None of this is to say that residents in the affected northwestern Wisconsin counties should panic about their drinking water if they use wells. But they can take basic steps to make sure their water supply is safe. Well users can have their water tested, and utility customers can contact their providers and look up their treatment practices and testing results in the DNR’s searchable database.

Multiple roads in northwest Wisconsin, including County Road B in Iron County, suffered severe damage in the flood. Iron County

What precautions can well owners take, and what resources can help them protect their water quality?

Above all, private well owners need to inform themselves about potential water contaminants in the state and in specific local areas. The Well Water Quality Viewer, created by the Center for Watershed Science and Education, offers extensive searchable data on test results from private wells across the state. UW-Extension groundwater specialist Kevin Masarik has written a guide to determining appropriate tests for a specific well, and public and private labs can test samples and help with analyzing results and offering additional information about options. The DNR offers a series of recommendations for well owners dealing with flooding, including links to certified testing labs and companies that can help maintain and disinfect private wells and plumbing systems. For people who grow their own food, UW-Extension has a guide to help ensure produce from flooded gardens is safe.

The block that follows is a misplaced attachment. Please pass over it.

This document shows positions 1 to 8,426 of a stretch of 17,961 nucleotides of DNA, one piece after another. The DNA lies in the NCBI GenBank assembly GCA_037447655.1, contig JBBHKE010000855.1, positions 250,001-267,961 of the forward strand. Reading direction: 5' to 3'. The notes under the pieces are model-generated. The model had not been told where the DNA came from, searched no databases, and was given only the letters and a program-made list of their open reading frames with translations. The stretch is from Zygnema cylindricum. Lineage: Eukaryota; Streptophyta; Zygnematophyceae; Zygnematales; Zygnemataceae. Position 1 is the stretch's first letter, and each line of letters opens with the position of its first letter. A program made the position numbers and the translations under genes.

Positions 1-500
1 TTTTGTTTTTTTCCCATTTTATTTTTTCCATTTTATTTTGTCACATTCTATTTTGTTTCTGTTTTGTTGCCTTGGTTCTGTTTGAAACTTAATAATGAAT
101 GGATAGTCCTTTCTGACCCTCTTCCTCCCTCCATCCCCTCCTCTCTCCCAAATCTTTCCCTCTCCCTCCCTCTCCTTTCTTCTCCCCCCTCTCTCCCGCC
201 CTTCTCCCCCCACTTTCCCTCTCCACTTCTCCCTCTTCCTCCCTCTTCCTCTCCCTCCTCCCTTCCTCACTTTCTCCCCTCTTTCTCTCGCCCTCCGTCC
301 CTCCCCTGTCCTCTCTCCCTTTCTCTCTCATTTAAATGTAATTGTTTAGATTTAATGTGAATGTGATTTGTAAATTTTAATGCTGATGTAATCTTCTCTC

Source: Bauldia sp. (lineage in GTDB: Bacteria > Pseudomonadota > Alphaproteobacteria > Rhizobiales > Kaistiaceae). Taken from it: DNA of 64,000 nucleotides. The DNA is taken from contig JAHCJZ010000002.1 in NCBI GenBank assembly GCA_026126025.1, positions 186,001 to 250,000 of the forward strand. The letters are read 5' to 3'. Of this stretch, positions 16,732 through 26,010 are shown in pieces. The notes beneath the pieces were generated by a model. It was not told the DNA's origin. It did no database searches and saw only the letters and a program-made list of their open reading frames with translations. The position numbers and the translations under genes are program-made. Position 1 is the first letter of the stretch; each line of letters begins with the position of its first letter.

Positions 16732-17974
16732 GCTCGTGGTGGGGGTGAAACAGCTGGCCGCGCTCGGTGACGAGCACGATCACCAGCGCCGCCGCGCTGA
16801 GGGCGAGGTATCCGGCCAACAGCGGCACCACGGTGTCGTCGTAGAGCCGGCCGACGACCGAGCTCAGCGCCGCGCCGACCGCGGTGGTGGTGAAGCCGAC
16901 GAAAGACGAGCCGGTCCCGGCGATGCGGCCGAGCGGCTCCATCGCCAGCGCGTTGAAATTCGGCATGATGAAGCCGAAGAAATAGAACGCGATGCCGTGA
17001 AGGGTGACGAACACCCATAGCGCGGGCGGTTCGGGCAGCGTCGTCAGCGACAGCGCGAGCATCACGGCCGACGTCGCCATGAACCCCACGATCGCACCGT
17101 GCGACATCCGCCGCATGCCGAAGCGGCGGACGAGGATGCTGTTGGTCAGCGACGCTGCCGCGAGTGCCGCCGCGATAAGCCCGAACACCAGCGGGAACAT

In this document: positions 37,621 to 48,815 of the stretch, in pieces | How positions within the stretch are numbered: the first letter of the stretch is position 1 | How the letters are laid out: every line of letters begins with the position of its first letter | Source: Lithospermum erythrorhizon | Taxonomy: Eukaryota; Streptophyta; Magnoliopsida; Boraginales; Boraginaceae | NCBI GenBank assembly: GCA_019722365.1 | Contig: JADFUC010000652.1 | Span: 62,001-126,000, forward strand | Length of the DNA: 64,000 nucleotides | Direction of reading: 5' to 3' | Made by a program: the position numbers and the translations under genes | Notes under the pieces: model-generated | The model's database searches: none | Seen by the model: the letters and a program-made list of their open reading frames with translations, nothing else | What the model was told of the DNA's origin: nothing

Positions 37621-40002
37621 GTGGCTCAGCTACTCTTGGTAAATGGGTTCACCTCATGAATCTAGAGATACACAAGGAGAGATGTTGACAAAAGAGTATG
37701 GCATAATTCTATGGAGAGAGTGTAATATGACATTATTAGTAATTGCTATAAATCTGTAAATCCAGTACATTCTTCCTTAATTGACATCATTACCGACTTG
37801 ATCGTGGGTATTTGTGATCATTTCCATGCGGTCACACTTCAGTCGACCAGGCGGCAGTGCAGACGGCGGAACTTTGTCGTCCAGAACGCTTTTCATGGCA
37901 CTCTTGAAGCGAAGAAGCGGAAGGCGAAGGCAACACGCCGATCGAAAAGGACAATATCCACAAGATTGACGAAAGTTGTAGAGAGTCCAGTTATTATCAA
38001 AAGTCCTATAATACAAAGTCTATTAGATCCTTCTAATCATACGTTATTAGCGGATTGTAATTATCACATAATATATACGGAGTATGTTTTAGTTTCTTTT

Ongoing updates about the flooding in northwestern Wisconsin are being provided by Wisconsin Emergency Management. The DNR and the state Department of Health Services offer additional information about coping with and recovering from floods, including a Wisconsin Flood Toolkit, and UW-Extension offers a Disaster Handbook and online guide to disaster management and recovery.